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Redefining disease

The shortage of good new drugs in the pipeline; the imminent expiry of the patents on numerous blockbusters; intense competition; a more demanding market that has begun to specify the sort of innovations it wants, and what it is willing to pay for them - all these challenges are making life hard for the pharmaceutical industry. Furthermore, patients are increasingly becoming more aware and involved in their own health management - a trend that throws into sharp relief the long-known fact that most drugs work only for between 40 per cent and 60 per cent of the patients for whom they are prescribed.

Yet two great advances - a better understanding of the molecular sciences and the development of powerful information technologies - could help the pharmaceutical industry transform not only its pipeline, but also the quality and effectiveness of the drugs it produces.

Genetics, genomics, and proteomics will eventually enable pharmaceutical companies to define diseases more accurately and create healthcare packages for patients with specific disease subtypes, rather than making one-size-fits-all drugs for patients with similar symptoms but essentially different diseases. They will be mainly biologics, rather then traditional chemical compounds. Biologics are typically less toxic than chemical entities and behave more predictably. They will include a network of services for diagnosing, treating, monitoring, and supporting patients.

The drug Herceptin, developed by Genentech, is one of the first success stories of this type of 'targeted treatment'. It works for the 25 to 30 per cent of women who contract breast cancer as a result of over-expression in the HER2 receptor. A diagnostic test to identify patients who show an abnormally large amount of the HER2 protein was developed alongside the drug itself. A more recent development came in May 2004 when AstraZeneca published very promising results for its new lung cancer drug Iressa, which depends on a specific mutation in the tumour cells - allowing for patients to be tested, and potential responders and non responders to be identified before the drug is prescribed. Early targeted treatments like Herceptin and Iressa are sign of the new era of so called 'personalised' medicine.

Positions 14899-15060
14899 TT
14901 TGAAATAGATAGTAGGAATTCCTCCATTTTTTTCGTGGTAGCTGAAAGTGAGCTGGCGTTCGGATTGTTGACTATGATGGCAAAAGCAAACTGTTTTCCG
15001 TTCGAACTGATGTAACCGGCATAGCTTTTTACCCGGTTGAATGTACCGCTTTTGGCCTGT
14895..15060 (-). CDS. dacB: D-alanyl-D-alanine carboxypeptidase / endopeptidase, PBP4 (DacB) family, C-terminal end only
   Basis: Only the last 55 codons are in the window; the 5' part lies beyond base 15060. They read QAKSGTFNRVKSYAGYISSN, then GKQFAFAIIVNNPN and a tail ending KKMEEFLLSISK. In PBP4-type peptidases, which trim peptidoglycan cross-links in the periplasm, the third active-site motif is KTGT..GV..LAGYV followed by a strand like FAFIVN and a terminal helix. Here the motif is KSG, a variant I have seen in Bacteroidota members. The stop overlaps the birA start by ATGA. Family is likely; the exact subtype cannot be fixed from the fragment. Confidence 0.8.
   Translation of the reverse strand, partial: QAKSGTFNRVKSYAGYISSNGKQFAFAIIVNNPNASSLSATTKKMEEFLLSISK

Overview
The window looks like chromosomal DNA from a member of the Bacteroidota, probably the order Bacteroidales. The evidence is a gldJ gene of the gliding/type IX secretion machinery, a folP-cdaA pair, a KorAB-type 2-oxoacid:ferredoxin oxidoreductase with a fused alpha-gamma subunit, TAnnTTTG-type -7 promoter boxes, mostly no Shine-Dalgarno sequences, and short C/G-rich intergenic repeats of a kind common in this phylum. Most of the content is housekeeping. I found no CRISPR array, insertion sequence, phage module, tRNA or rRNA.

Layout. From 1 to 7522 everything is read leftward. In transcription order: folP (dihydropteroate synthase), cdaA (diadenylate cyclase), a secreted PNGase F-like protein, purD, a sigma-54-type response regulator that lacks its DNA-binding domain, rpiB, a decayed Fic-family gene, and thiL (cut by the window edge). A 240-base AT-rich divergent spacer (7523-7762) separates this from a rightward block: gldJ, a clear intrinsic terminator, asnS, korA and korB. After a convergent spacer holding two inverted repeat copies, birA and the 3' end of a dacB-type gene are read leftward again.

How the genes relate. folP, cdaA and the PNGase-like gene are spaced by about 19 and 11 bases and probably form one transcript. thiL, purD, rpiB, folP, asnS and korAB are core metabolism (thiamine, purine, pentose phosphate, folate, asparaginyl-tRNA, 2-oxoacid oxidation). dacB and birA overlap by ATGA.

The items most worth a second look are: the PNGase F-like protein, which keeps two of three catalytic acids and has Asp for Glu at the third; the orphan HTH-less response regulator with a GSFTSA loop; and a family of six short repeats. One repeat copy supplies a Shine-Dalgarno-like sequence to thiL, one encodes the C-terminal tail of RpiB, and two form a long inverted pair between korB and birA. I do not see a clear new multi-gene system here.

Key to the transformation of the pharmaceutical industry will be information technology. In a recent report, Pharma 2010: Silicon Reality, IBM Business Consulting services identified the seven key technologies which, it believes, will underpin the transition to targeted treatment solutions over the next decade:

1. Petaflop and grid computing give the industry access to unprecedented levels of computing power. By 2006, a new generation of petaflop computers, including IBM's Blue Gene, will enable large-scale biomolecular simulations, such as protein-folding studies. Grid computing (which harnesses the idle computing power locked in companies' desktops and servers), will enable companies to undertake such tasks as screening for DNA sequence matches, and analysing sales and marketing data in real-time. Several research grids have already been set up, one such example being the Smallpox Research Grid, which has screened 35 million drug candidates with processing power provided by two million PCs from volunteers around the world.

2. Predictive biosimulation is the use of sophisticated computer-generated models to simulate how a biological system works as a whole. Predictive biosimulation enables pharmaceutical companies to significantly reduce the number of wet lab experiments required to identify possible drug targets. In silico modelling also enables researchers to predict the effects of drugs on the human body, including their efficacy and safety. Various academic institutions are building computational models, including Indiana University's Center for Cell and Virus Theory, which is exploring how cells react to chemical disturbances.